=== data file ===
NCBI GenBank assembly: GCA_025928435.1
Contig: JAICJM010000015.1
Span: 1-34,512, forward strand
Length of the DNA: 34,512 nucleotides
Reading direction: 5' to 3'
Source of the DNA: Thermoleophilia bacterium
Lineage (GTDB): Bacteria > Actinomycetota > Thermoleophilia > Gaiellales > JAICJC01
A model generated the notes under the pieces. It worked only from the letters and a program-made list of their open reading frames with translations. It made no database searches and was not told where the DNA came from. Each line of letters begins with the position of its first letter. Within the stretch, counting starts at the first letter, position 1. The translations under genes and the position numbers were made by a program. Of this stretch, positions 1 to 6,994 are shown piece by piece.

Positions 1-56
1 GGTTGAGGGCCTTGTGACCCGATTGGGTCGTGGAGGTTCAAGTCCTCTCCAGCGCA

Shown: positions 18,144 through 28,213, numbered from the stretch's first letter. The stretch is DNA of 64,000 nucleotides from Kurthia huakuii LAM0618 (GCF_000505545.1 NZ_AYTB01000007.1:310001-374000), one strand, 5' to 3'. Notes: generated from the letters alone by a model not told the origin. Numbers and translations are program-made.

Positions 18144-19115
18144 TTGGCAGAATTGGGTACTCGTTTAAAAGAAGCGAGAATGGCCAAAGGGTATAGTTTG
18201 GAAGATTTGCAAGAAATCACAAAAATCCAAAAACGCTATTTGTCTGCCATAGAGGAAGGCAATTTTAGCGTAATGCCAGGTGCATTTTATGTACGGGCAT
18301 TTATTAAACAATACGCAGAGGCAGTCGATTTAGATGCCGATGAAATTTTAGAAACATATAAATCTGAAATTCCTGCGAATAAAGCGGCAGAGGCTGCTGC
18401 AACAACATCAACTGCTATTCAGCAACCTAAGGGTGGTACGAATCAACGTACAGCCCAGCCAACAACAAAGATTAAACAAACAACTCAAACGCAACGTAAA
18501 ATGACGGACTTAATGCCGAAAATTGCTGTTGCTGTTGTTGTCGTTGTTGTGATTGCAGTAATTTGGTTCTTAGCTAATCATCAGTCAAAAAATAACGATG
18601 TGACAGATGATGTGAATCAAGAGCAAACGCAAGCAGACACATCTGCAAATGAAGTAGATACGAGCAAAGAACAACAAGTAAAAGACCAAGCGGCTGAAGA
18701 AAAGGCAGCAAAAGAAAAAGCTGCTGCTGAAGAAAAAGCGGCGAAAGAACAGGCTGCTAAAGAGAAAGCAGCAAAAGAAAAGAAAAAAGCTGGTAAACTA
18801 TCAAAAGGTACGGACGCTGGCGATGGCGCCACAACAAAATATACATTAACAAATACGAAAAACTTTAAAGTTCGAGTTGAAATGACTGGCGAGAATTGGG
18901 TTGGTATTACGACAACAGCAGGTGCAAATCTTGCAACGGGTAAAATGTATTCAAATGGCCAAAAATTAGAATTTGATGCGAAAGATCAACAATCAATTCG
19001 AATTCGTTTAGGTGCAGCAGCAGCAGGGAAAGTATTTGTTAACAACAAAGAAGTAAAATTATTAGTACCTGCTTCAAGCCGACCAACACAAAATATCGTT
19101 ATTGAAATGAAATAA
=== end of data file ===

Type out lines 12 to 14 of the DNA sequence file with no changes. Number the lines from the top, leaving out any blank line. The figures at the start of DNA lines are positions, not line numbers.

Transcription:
Positions 18144-19115
18144 TTGGCAGAATTGGGTACTCGTTTAAAAGAAGCGAGAATGGCCAAAGGGTATAGTTTG
18201 GAAGATTTGCAAGAAATCACAAAAATCCAAAAACGCTATTTGTCTGCCATAGAGGAAGGCAATTTTAGCGTAATGCCAGGTGCATTTTATGTACGGGCAT